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Rejection spurred Pens' Kunitz

Thursday, March 19, 2009
 

Three weeks ago, the Penguins had to surrender a valuable asset in order to obtain winger Chris Kunitz from the Anaheim Ducks.

Three years ago, the Atlanta Thrashers acquired Kunitz for nothing.

The Ducks had placed Kunitz — coming off a no-goal, 21-game NHL debut a year earlier — on waivers early in the 2005-06 season.

The Thrashers didn't even keep him around for the proverbial cup of coffee. More like a shot of espresso. Kunitz was back on the waiver wire after two games, reclaimed by Anaheim and sent to the Portland Pirates of the American Hockey League.

Not exactly a confidence-building experience for a 26-year-old prospect.

Hit parade
NHL hits leaders among left wingers, prior to Wednesday's games:
Player Team Hits
Dustin Brown Kings 242
Matt Cooke Penguins 239
Milan Lucic Bruins 233
Alex Ovechkin Capitals 222
Chris Kunitz Penguins 183

Definitely a motivating one.

Then-Ducks general manager Brian Burke later said Kunitz probably needed a reminder that nobody is guaranteed an NHL career.

Kunitz didn't disagree. He just wondered at the time if he might have to put his business marketing degree to use.

"You start thinking, is hockey for me• What am I supposed to do?" Kunitz recalled Tuesday night, after scoring his sixth goal in 10 games with the resurgent Penguins. "I thought I had a good chance of making it with Anaheim. Then you go to another team, and they don't want you, either.

"A lot of thoughts were going through my head."

Luckily for Kunitz, a guardian angel of sorts greeted him in Portland, Maine. It was Portland's first-year coach, Kevin Dineen, who had crafted a long and decorated NHL career out of a modest frame and an oversized heart — just as Kunitz would do in subsequent years.

Kunitz is an inch taller than the 5-foot-11 Dineen, who retired as one of five players in NHL history to rack up more than 350 goals and 2,000 penalty minutes. He captained the Carolina Hurricanes for three seasons.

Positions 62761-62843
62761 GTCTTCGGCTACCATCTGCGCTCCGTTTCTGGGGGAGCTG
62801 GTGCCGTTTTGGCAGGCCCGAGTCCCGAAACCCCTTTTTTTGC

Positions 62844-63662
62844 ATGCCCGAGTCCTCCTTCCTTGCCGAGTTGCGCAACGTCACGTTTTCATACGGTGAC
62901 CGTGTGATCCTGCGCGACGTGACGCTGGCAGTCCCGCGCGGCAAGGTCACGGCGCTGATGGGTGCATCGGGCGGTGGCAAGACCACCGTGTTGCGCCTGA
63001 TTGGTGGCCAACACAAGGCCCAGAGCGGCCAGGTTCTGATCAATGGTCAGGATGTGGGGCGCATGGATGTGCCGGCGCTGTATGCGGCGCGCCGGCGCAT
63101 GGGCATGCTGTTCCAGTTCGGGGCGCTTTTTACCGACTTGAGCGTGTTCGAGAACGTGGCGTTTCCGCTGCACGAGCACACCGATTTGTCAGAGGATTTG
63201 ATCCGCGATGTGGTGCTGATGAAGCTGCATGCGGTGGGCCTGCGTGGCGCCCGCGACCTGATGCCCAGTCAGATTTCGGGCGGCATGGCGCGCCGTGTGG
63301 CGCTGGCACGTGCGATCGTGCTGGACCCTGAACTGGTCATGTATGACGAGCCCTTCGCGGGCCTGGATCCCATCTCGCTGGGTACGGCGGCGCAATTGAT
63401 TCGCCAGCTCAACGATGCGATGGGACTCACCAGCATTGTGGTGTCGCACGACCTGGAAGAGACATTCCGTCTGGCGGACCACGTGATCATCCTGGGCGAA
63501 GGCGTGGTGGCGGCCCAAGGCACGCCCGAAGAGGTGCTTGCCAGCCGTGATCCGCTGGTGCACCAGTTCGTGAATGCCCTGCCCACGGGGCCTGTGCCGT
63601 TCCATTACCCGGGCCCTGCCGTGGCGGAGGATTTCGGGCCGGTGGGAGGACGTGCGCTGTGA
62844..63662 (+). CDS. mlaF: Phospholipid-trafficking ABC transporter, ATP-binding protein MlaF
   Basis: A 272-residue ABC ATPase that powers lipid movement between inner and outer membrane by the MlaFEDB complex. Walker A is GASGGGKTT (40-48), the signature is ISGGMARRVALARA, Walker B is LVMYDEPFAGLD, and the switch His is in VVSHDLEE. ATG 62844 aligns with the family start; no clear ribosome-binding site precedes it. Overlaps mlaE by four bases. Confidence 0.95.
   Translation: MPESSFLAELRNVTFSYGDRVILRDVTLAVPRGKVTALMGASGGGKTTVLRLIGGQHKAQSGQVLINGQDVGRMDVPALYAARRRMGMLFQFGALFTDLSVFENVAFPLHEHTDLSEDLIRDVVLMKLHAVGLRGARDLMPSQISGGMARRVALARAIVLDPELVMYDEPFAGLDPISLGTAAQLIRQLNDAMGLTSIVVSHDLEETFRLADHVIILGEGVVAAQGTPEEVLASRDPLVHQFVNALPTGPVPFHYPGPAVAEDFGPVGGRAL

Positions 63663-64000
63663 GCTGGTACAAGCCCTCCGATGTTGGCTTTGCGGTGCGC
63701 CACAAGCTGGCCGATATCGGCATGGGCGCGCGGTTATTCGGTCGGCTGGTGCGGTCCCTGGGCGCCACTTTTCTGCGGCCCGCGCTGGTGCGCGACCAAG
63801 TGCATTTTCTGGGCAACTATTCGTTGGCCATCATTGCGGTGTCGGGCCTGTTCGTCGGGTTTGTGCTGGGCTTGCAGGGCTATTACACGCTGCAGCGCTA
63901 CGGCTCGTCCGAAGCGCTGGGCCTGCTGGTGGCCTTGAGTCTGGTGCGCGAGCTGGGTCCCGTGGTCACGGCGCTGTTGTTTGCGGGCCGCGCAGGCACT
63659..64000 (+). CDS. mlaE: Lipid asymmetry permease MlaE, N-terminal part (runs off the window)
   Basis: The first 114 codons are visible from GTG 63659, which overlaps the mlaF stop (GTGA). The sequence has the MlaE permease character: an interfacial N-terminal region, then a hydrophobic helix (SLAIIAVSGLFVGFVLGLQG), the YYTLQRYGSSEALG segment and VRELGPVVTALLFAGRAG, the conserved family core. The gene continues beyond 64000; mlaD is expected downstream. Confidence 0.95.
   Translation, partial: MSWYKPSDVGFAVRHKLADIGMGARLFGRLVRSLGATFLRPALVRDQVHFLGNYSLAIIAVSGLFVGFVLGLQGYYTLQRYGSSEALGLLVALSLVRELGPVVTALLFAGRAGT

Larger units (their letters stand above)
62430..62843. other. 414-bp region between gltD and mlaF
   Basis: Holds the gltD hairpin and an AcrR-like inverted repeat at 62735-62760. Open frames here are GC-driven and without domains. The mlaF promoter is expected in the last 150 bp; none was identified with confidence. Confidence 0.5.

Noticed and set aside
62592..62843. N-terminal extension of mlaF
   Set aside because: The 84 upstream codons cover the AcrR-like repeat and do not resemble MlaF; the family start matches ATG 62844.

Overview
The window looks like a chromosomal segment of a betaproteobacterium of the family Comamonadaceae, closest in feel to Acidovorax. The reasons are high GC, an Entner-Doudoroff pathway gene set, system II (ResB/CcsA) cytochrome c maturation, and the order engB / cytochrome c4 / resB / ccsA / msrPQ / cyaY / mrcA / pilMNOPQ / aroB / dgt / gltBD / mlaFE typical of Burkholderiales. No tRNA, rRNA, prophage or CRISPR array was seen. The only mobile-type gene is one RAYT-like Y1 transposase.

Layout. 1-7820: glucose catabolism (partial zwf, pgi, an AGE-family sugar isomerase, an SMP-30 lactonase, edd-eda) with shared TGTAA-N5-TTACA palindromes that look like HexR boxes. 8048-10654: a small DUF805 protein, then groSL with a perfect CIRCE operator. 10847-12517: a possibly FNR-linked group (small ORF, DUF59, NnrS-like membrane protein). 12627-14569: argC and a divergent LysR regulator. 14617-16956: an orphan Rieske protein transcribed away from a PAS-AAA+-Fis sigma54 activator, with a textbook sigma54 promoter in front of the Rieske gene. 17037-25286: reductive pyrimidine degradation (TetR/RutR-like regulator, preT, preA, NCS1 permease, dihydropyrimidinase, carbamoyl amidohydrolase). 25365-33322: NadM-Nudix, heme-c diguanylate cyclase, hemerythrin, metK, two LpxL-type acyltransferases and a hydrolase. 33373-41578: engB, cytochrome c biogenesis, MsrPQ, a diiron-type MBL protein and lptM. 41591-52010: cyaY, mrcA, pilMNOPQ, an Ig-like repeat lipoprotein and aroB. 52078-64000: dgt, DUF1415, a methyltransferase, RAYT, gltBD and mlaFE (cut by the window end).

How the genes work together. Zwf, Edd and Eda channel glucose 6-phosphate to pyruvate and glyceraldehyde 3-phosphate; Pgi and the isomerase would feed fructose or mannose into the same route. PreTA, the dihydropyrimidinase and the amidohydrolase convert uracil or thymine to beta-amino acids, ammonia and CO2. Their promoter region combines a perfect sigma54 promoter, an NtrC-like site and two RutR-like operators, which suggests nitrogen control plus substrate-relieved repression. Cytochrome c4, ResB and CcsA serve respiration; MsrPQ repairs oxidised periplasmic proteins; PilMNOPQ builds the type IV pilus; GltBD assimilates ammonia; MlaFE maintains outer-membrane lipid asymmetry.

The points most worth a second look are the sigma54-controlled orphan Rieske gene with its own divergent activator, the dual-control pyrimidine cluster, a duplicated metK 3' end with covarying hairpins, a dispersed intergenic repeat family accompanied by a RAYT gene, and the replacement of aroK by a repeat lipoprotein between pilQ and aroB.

Dineen's message to Kunitz was simple.

"He said, 'Just go out and play, and do your thing, and good things will happen,' " Kunitz recalled.

Dineen, who still coaches Portland, told Kunitz that the adversity could work to his advantage.

"I said to him, 'What you show now is what other people will see,'" Dineen said Wednesday. "I just really believed in him as a player. He burst right out here with so much enthusiasm and had an impact on our team in a very short time. Any coach would love to have him in the lineup."

Kunitz spent only five games with Portland. He rejoined the Ducks, found a niche playing with highly skilled players such as Teemu Selanne and Andy McDonald and launched what has become a Dineen-like career, built on above-average skill and off-the-charts desire. He also has given the Penguins a much-needed net presence on their power play.

In the summer of 2007, the Ducks signed Kunitz to a four-year, $14.9 million contract extension. Not bad for a kid who had no delusions of becoming a millionaire, or of skating next to a superstar such as Sidney Crosby, when he played junior hockey for the Melville Millionaires in his native Canadian province of Saskatchewan.

Kunitz was just looking for a chance to play hockey in the United States He found it at Ferris State in Big Rapids, Mich.

That is where NHL teams took note of Kunitz, whose fabulous college career culminated with a 79-point senior season. Current Penguins assistant general manager Chuck Fletcher was a Ducks personnel evaluator at the time. Kunitz led Ferris State to within a game of the Frozen Four.

"He almost took a very ordinary team all the way," Ducks assistant general manager Dave McNab recalled yesterday. "They beat North Dakota, which had (current New Jersey Devils players) Travis Zajac, Zach Parise and lot of other guys, and they might have beaten Minnesota the next night, but Chris left that game with a charley horse after he scored twice in the first period."

McNab had established a relationship with Kunitz, so Anaheim owned the inside track when Kunitz finished his college career and became available to any team as a free agent.

"He was a huge commodity," McNab said. "In my experience, of all the college free agents ever signed, he might have been the biggest get. You could say getting him was the equivalent of getting a top-10 player in the first round of the draft."

Three years later, however, Kunitz still hadn't cracked the Ducks' lineup.

The Ducks returned from the lockout of 2004-05 with a new coaching staff and a new GM in Burke. Kunitz was waived. McNab still can't explain why, though he did say, "We all kick ourselves later for putting certain players on waivers."

Credit the Ducks for recognizing their mistake and reclaiming Kunitz. He helped them win a Stanley Cup in 2007, became an alternate captain, and on Feb. 26 was packaged to the Penguins, along with prospect Eric Tangradi, for what the Ducks hope will be an elite offensive defenseman in Ryan Whitney.

Rest assured, the Penguins are thrilled with the deal thus far.

 

 

 
 


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